Nygrd: Growth Poised to Gain Major Momentum

By  Julie McElwain, Contributing Author — June 01, 2003

In the 35 years since it was founded in the unlikely place of Winnipeg, Manitoba, Nygrd International has become one of Canada's leading women's sportswear manufacturers, offering an extensive range of brands, from the moderately priced alia and TanJay to the higher end Bianca Nygrd, Peter Nygrd Signature and Nygrd Collection, as well as a host of licensed products.

Thanks to the vision of chairman and founder Peter Nygrd, the company has become a force to be reckoned with in the United States as well. Whereas previously, 20 percent of Nygard's business was geared to the United States and 80 percent to Canada, today 65 percent is focused on the U.S. market and 35 percent on Canada. Each year, approximately $400 million of the firm's $500 million in goods are shipped from its state-of-the-art service center in Gardena, CA.

Apparel recently spoke with Peter Nygrd at his stunning, self-designed beachfront house-cum-office in Marina Del Ray, CA, and learned more about the company's phenomenal growth, and his expectations for the future.

APPAREL: Nygrd International is celebrating its 35th anniversary. What milestones have made your company what it is today?

NYGRD: I've always gone to the heart and soul of what a good product is. I did market research. . I spoke to the consumer directly. So when it came down to having a difference of opinion with the [retail] buyer, I came armed with direct consumer information as opposed to surrendering to "buyer knows best." Once, I supplied the longest skirt in the industry, contrary to what the buyer wanted. I fibbed and told the buyer I'd make a skirt at 22 inches. I shipped it at 23.5 inches, and my skirt became a best-seller. That established my credibility, but I really had to depart from the whole industry standard. Secondly, I sold each department store at the same price, which wasn't done. A very critical moment in my career was when I sold [merchandise] to a key customer, Eatons, and 10 weeks later had to knock down the price for another retailer. I went to Mr. Eatons and gave him money back. The industry was in shock, but from that day no one questioned our prices. We became known for our pricing policy. And finally, we went global very early in the game. [When I put part of my production in Asia,] this was radical, very pioneering, because no one did that at the time. Now it's a way of life, but we quickly became an importer rather than a straight manufacturer.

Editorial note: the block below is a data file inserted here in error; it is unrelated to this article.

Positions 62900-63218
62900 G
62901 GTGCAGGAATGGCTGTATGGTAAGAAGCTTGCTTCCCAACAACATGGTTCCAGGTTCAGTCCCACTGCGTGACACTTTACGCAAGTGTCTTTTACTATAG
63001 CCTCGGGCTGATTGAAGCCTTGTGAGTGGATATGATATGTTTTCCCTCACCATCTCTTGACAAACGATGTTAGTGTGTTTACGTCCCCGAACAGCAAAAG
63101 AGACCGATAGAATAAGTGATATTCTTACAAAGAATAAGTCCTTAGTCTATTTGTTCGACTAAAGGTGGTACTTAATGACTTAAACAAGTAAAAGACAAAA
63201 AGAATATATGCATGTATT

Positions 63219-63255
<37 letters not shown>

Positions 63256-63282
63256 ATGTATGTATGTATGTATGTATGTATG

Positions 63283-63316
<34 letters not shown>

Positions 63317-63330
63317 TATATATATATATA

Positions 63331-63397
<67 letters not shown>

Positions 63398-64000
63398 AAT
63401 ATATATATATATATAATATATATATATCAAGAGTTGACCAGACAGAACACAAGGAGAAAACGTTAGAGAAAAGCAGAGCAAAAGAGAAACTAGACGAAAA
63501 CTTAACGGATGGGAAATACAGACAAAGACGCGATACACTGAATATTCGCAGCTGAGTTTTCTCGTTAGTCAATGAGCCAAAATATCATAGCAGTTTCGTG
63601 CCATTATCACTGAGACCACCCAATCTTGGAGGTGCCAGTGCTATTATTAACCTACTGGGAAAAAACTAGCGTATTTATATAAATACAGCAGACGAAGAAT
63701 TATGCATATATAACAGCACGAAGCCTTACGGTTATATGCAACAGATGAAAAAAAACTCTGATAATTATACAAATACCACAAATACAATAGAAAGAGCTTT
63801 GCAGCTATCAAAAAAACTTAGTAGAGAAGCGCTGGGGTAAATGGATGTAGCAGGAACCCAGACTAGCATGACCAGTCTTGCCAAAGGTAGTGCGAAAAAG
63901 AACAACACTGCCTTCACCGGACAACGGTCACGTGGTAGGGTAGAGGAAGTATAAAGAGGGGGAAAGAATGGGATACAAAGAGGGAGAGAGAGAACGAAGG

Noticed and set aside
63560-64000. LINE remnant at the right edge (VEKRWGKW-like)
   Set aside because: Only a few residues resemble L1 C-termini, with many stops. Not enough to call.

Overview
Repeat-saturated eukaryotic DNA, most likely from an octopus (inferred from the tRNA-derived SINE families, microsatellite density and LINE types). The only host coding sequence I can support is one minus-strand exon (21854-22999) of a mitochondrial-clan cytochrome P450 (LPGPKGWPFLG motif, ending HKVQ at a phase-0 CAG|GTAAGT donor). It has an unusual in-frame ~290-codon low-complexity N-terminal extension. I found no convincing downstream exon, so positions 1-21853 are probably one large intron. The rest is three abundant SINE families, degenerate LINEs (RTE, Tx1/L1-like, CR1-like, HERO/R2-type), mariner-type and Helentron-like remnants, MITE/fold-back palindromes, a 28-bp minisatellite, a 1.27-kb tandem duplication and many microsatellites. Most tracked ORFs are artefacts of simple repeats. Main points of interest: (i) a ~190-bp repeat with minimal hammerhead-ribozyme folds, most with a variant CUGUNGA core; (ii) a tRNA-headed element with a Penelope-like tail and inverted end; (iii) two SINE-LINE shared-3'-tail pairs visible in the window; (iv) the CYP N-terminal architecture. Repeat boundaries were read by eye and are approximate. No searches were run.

APPAREL: What is the biggest challenge you have overcome?

NYGRD: Becoming a national brand. We spent an enormous amount of our life developing our brands to become national brands. You have to go through all aspects of your business to do this - the manufacturing and the importing part of your business, the infrastructure and DCs [distribution centers] and all the rest. . It's a huge investment. We now are the dominant brand in Canada, and we're well enough recognized in the United States, but that was the biggest single hurdle that we had to overcome.

APPAREL: What is the biggest single challenge you face now?

NYGRD: Actually, it's a very pleasant problem. We're having a hard time keeping up with our growth. We've created a very high-standard company, and it's hard to find people who will rise to the occasion. We have a lot of business coming up, and we're reluctant to take it unless we have the people who can handle it. But we have a tremendous opportunity for the right people in our company. We have the best infrastructure, but a lot of work goes into bringing it to that high standard. We want to put out $100 million gains, but we have to do it carefully, not recklessly.

APPAREL: You recently went from a five-day workweek to a seven-day workweek at your service center in Gardena. Why?